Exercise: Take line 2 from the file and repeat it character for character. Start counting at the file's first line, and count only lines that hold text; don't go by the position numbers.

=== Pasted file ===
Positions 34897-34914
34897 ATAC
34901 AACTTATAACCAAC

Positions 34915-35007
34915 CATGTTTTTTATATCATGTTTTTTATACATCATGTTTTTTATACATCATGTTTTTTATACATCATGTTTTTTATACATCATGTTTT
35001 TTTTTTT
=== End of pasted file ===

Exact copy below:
34897 ATAC